The Good, The Bad and The Ugly (1966) – When you have to shoot, shoot scene.
The Good, The Bad and The Ugly is a great film, and often regarded as one of the greatest films of all time. I never much paid attention to how the film was lit, but on examination I don’t know what I think of the lighting. Maybe i’m totally wrong, but the lighting seems quite obvious when you pay attention to it, which makes me thing it could have been done better? Certainly the lighting is masterfully done, in the way it properly exposes the characters faces and splashes off and around certain props and objects, adding a great deal of dimension to many of the shots. But it does look quite obvious, once you pay attention to it, especially when you can see multiple shadows coming from a single character. All that said, the lighting is still pretty masterful and I’m very intrigued to properly analyse it.
The first shot of the scene has extremely beautiful (even though it is obvious 😉 ) lighting. As the cowboy stands in the hallway you can tell that there is a strong key light coming from the left of the frame, that will light his face once he steps out of the shadows. It seems like there is another light, maybe coming from high up near the roof, lighting the right hand side of the frame, near the back of the hallway. Most likely facing towards the character to light him from his right hand side, to seperate him from the background. The lighting setup of this shot is extremely beautiful the way it enhances the various pieces of wood and props within the frame, and how they’ve managed to keep the cowboy drenched in shadows as he sneaks around, even though there is quite a lot of light within the frame. It looks like they may have used a cutter to achieve that effect as its a very specific area, essentially just the top half of the cowboy thats drenched ins shadow. Theres also this curious black circular shadow which exists at the very top of the door near the cowboys head which permanently stays extremely dark, much darker than the rest of the shadows in the frame. I wonder how they achieved this effect? Maybe a very specifically located circular cutter.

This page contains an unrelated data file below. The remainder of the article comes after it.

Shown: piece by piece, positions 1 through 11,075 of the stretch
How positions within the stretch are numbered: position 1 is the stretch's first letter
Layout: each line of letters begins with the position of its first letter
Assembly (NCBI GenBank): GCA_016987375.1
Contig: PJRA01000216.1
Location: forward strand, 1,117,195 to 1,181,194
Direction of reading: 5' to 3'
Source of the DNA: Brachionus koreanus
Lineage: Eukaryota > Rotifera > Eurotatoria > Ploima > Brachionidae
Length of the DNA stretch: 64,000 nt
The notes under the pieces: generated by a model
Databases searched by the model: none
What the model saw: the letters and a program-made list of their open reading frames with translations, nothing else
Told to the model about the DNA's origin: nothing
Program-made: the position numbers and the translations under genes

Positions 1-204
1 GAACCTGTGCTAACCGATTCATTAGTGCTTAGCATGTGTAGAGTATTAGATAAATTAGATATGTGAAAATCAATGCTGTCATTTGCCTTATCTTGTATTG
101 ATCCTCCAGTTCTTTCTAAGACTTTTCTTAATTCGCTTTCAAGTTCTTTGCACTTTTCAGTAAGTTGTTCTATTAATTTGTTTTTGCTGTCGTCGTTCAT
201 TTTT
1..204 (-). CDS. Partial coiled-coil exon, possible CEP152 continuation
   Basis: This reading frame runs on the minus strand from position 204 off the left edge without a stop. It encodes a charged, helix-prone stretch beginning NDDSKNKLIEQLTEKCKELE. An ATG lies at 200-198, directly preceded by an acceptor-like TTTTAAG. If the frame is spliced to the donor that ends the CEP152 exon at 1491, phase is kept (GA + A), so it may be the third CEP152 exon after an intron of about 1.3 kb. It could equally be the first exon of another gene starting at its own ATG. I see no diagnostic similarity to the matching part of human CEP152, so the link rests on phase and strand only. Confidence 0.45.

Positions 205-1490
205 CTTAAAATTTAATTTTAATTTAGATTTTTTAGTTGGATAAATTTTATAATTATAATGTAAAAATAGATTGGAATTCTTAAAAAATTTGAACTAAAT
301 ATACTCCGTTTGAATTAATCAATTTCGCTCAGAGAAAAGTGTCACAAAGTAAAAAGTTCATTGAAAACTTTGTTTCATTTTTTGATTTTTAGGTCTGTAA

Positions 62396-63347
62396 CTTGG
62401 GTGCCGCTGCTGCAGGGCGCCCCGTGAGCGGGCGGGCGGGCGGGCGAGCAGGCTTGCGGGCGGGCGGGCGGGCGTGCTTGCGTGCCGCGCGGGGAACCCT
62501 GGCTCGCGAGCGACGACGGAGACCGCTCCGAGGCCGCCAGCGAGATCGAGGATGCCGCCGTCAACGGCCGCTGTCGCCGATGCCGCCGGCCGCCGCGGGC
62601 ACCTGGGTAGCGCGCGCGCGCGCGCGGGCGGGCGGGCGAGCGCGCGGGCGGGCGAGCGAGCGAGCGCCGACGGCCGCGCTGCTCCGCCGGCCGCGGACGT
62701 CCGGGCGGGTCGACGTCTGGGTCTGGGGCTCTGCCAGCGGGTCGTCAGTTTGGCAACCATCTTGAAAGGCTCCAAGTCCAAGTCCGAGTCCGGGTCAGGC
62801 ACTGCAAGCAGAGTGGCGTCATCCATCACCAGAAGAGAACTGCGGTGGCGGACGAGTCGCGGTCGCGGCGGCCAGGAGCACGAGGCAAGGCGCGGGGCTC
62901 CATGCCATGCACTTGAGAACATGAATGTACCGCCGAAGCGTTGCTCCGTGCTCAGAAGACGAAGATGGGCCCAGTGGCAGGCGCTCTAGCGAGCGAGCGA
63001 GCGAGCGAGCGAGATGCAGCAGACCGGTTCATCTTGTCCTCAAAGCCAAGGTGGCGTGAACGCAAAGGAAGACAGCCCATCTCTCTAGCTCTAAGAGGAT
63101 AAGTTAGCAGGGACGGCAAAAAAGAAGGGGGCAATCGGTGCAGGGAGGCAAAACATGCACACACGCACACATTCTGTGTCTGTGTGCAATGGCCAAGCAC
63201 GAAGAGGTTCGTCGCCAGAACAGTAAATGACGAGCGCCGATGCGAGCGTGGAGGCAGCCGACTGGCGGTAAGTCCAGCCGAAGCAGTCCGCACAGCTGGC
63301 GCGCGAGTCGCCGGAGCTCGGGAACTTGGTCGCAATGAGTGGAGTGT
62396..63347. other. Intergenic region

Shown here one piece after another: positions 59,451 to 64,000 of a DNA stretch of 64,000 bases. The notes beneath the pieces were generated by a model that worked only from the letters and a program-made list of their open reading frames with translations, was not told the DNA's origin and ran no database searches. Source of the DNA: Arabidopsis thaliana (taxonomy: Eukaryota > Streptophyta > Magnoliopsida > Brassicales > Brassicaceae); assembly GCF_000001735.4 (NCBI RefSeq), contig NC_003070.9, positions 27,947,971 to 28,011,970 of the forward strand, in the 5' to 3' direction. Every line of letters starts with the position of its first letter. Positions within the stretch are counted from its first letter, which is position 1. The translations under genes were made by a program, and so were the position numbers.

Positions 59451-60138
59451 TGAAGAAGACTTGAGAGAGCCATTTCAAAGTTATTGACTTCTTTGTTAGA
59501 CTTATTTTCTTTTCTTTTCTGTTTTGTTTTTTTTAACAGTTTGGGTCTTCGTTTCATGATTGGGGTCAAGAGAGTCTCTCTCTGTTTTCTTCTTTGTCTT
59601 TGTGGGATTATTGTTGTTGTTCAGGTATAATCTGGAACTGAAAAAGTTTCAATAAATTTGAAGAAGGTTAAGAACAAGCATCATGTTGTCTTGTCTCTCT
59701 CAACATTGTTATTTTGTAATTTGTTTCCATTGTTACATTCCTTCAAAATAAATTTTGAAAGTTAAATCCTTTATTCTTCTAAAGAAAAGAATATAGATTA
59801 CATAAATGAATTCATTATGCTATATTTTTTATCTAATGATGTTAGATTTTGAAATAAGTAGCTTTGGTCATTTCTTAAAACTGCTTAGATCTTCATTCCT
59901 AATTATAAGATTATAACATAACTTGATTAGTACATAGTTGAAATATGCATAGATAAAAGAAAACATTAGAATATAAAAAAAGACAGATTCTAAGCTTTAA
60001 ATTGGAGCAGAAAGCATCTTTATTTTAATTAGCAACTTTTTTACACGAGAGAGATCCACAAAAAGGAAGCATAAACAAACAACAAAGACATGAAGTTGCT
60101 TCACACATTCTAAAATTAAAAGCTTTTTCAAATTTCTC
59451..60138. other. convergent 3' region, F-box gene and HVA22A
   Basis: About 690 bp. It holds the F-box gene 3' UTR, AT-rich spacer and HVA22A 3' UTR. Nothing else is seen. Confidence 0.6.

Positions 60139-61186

As we switch to the frame of Tuco and the bathtub we can clearly see his shadow defined on the wall, telling us that there is a strong key light coming from the right hand side of the frame, probably just above head height which is why his shadow is slightly downcast. We can also see a slightly lighter shadow against the wall on the left hand side making it obvious to us that there is also a slightly dimmer fill light coming from the left hand side of the frame. The shadows are relatively defined, which makes me think the light is somewhat hard and I assume the lights were relatively close to Tuco on set.
As the cowboy moves through the frame we see him walk into that key light coming from the left hand side of the frame, as he makes his way towards Tuco, assumedly the lighting setup was designed for exactly that to happen. The next shot of Tuco in the bathtub shows another key and fill light setup, with the key coming from the right of the frame and the fill from the left, coming from a height slightly higher than the actor. Once we see the reverse-shot this actor is suddenly slightly in shadow as the lighting setup priorities the face of the cowboy, lighting him with a key and a fill in the same fashion as the previous shot.
I love the wide shot that follows as we see the cowboy stumble out of the bathroom. The lighting looks so great, even though its so obvious and maybe even because its so obvious. The room very much looks like a stage setup with pools of light coming from the bathroom, a strong light on the front of the bed frame and another light highlighting the fireplace in the back of the room. It’s hard to imagine how many lights they used to light this shot, but it must have been quite a few!
Until next time,